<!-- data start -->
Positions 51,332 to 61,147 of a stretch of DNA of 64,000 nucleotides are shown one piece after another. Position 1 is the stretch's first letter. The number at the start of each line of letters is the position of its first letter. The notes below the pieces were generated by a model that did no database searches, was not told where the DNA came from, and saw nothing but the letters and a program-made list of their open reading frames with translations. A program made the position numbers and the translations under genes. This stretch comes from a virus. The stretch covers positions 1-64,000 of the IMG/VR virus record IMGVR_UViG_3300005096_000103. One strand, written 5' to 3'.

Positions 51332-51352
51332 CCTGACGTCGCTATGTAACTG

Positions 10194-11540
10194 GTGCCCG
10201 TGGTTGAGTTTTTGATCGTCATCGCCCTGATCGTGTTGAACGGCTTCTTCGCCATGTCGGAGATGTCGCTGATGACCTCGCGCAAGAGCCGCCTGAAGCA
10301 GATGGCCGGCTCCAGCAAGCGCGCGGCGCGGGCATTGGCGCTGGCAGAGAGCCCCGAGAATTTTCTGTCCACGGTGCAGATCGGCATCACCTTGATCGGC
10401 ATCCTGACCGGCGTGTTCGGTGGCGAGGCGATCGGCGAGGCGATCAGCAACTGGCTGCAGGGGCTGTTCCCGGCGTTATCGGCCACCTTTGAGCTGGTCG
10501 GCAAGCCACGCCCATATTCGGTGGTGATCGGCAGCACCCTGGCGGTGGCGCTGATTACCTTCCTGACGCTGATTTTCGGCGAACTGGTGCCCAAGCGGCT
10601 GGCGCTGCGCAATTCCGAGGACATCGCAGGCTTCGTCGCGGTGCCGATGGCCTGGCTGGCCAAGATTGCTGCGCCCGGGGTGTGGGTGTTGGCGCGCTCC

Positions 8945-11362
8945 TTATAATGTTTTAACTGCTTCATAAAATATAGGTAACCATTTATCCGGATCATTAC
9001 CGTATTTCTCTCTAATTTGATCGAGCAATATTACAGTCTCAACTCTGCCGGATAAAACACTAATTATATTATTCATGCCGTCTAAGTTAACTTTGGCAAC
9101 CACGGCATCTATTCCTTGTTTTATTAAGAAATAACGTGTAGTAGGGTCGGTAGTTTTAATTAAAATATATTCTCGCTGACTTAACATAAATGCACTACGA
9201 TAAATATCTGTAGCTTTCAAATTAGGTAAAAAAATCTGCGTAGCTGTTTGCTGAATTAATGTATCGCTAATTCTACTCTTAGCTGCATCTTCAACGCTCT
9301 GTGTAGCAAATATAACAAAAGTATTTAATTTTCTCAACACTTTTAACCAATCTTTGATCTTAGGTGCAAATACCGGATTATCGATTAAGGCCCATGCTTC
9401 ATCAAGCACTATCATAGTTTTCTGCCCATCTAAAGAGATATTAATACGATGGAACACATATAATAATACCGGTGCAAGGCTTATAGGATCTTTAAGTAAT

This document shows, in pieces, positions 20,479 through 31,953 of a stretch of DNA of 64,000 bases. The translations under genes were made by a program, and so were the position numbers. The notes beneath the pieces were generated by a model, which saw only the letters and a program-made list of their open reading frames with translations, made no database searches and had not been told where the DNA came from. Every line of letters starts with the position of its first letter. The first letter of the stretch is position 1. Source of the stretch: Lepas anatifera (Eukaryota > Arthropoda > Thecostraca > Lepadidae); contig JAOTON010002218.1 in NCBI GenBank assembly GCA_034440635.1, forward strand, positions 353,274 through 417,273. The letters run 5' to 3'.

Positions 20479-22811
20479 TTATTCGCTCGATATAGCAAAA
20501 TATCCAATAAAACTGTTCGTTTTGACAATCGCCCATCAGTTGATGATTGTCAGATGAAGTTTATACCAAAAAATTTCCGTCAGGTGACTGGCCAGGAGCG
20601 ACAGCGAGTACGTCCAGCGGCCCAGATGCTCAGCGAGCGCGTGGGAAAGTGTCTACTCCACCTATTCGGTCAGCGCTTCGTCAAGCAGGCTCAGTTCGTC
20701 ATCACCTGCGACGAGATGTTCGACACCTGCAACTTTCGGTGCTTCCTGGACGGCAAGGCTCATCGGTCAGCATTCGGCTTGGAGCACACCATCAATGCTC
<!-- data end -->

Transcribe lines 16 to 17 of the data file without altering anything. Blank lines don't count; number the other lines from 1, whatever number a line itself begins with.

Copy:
9301 GTGTAGCAAATATAACAAAAGTATTTAATTTTCTCAACACTTTTAACCAATCTTTGATCTTAGGTGCAAATACCGGATTATCGATTAAGGCCCATGCTTC
9401 ATCAAGCACTATCATAGTTTTCTGCCCATCTAAAGAGATATTAATACGATGGAACACATATAATAATACCGGTGCAAGGCTTATAGGATCTTTAAGTAAT